Springboard Atlantic


Lost your password?

UNB Welcomes New Vice President Of Research

On August 1, 2012, the University of New Brunswick will welcome Dr. David Burns as its new vice president of research.

As a member of UNB’s senior management team, Dr. Burns will help shape UNB’s strategic research direction and agenda.

“I am really looking forward to working with faculty, students and staff at UNB – lots of exciting opportunities and initiatives on both campuses,” says Burns.

Leaning on his past experience in education, Burns is hoping to communicate how research directly affects individuals.

“Out first mission is the education of people, and research is fundamental to education,” he says. “That’s how you gain new knowledge, through research. I am passionate about all forms of research.”


While at the University of Washington, Burns was a professor of bioengineering and the director of imaging at the special centre for organized research in vascular disease. Following a move from Seattle to Montreal, where he has spent the last 19 years, Burns has been a professor of chemistry and experimental medicine at McGill University.

In 1998, Burns was named scientific director, and then director, of the national centre of excellence for respiratory disease at McGill. He was then the associate dean for the university’s faculty of science from 2002 until 2008.

With research interests in biosensors, Burns says UNB’s program, specifically its new biosphere interface, is what drew him to New Brunswick.

Using his past experience, he is hoping to establish connections between provincial health initiatives and research that is ongoing at UNB and UNBSJ.

“The establishment of the new med school in Saint John, and the creation of stronger connections between medical centers in New Brunswick, is really a tremendous opportunity for investigators ranging from the arts and social sciences to the physical sciences and engineering,” says Burns.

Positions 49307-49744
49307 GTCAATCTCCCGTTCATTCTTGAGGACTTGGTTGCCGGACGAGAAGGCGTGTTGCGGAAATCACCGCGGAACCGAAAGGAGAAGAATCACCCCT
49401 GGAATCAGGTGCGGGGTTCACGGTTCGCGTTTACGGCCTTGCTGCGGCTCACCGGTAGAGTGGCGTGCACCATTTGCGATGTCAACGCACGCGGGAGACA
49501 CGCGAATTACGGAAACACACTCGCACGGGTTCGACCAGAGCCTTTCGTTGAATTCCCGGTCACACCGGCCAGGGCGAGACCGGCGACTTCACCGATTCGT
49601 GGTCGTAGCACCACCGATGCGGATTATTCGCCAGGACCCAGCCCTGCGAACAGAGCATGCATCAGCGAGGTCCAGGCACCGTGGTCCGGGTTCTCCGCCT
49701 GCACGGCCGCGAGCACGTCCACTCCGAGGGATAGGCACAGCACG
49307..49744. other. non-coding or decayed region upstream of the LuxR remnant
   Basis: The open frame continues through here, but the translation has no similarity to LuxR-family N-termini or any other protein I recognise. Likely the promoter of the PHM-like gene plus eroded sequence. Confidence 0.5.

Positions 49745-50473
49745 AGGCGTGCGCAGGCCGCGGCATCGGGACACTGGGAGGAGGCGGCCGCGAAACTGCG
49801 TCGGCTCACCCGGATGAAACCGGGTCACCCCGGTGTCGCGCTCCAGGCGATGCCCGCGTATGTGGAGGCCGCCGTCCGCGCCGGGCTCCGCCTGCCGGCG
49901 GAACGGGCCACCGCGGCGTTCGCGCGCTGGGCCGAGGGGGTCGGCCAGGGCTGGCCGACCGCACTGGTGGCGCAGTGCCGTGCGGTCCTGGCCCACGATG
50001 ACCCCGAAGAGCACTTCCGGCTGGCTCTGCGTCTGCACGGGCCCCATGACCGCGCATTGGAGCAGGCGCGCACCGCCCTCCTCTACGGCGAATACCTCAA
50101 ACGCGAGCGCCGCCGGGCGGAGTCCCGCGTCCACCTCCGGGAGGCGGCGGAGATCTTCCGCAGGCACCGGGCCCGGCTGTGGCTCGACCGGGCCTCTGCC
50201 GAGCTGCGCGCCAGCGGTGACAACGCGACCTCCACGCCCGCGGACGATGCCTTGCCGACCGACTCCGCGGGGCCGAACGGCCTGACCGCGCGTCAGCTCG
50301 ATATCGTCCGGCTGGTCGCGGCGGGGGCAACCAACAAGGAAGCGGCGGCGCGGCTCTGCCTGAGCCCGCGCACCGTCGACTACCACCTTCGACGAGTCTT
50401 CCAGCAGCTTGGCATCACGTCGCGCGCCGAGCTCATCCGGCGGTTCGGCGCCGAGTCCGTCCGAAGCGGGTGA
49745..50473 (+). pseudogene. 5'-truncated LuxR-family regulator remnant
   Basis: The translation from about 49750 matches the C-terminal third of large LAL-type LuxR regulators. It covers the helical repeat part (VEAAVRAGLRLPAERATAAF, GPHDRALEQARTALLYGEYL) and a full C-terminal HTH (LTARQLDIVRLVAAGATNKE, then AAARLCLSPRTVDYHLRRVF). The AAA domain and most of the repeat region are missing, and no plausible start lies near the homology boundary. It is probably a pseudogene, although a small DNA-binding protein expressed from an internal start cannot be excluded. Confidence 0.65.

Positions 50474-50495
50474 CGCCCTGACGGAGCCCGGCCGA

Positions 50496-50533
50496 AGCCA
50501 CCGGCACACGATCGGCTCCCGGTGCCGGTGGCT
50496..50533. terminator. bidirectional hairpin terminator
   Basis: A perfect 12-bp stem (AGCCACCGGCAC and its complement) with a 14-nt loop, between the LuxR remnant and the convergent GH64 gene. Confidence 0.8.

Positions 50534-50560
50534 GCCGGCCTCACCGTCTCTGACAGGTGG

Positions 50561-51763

Using direct communication, and leveraging outreach programs and community involvement to come up with ideas that can become commercialized, Burns says is one way that an infrastructure can be built between business, academia, and government.

“This is a time of opportunity for health care in Canada,” says Burns. “New Brunswick, and UNB specifically, can be a viable part of that.”

“There are tons of ways that we can help build businesses in communities in New Brunswick. Our job is not to make the business, but to provide opportunities and show people how to,” adds Burns.


Burns says he is hoping to get the community involved in research activity and initiatives at the university over his tenure. He is hoping to highlight the tremendous research that is happening at the university, why it’s important, and why people are passionate about it.

Part of that plan involves educating younger students, from kindergarten to grade 12, that research is fundamental to education. Burns hopes to introduce them to the benefits of research and the importance of continuing their education.

“The university can become a partner with many others in the province to try to make New Brunswick a better place.”

Starting on August 1, Burns will get this chance.